get a picture that doesn’t include randoms. The downside to
this was that it was still pitch black, no view. To
be honest, this paled in insignificance against being there and
having made it to the top.
We were at the peak for less than five minutes – it was very cold and
Godfrey was keen to get us moving again to prevent exposure. As we
walked back to Stella Poin, we past lots of climbers, trudging
up from where we had just come. A few of them stopped and asked us how
much further it was – clearly no longer believing their guide’s
reassurances that they were almost there!
We got back to Stella Point as the sun was beginning to break on
the horizon. It was stunning but I was too tired and cold to get
my camera out and take a photo. Godfrey told us he had a "short cut"
for the way down, that we should be back in one or two hours. I soon
realised what he meant – we would be going straight down a shear face
of gravel, pretty much all the way back down to camp. We were
meant to "ski down" on the gravel using our walking poles. My
nemesis had arrived!
Paul picked it up instantly and was "skiing" down the slope fast, but I
just could not get it. I was scared of tumbling down. It was painfully slow. Paul and Godfrey were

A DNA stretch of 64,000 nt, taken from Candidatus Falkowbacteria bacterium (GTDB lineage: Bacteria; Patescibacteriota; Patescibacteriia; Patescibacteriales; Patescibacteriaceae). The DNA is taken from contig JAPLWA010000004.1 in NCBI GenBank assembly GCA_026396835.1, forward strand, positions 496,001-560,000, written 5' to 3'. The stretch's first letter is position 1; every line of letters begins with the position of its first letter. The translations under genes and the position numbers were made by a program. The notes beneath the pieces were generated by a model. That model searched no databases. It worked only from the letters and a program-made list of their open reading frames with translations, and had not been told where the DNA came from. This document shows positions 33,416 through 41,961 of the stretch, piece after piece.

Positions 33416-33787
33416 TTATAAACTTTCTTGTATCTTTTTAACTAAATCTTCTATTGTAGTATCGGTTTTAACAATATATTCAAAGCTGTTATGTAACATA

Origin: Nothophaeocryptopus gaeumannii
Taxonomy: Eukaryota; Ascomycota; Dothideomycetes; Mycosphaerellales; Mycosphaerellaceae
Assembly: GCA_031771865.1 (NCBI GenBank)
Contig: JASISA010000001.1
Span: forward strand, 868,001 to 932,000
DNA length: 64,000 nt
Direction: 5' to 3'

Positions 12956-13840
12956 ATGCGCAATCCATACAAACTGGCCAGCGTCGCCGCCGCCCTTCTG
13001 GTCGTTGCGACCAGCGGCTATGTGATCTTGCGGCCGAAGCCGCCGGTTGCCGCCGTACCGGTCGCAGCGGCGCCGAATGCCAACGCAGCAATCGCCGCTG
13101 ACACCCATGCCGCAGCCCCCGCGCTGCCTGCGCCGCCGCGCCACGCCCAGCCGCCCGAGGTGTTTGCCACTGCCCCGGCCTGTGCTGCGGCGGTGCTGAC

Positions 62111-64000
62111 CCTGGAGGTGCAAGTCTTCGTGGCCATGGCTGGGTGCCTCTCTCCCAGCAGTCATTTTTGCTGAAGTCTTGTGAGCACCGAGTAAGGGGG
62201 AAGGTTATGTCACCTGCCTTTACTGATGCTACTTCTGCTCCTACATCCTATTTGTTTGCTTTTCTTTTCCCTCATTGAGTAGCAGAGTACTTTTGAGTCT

patient for a while, but I could tell they were getting frustrated at the lack of progress. In the end Godfrey and the porter linked arms
with me on either side and ran me down. I was so scared I felt like I
was about to have a heart attack, but the alternative was that I
stayed on the mountain. I closed
eyes and hoped desperately that it would be over soon. It took well
over 2 hours to make the descent to Barafu Camp. I don’t think I’ve
ever been so relieved in my whole life! The
porters greeted us with hugs and congratulations. We were given a cold
squash drink – it hadn’t been iodinated but we drank it anyway, both so dehydrated
(our Camel packs and water bottles had both finally frozen solid before we reached the summit).
We then had a couple of hours of sleep before packing up and heading down to
our last camp. We set off again for Mweka Camp at about 11:00 am. The
first couple of hours were easy going, not too steep,
but after that, it got harder. I started to feel nauseous, had a
stonking headache, knees were hurting and I had a rather nasty dose of diarrhea. I started to estimate our distance from the
camp – needless to say, we were always further than I had imagined which
made the whole process even harder.
We reached camp and I crashed. Godfrey was very insistent on
trying to get me to eat, but I felt so
sick, I couldn’t eat. I went to sleep dreaming about getting a
bottle of fresh water – a sealed bottle,
no iodine and really cold!
If you want to see the photos that
accompany this article, check out Love & Cherish.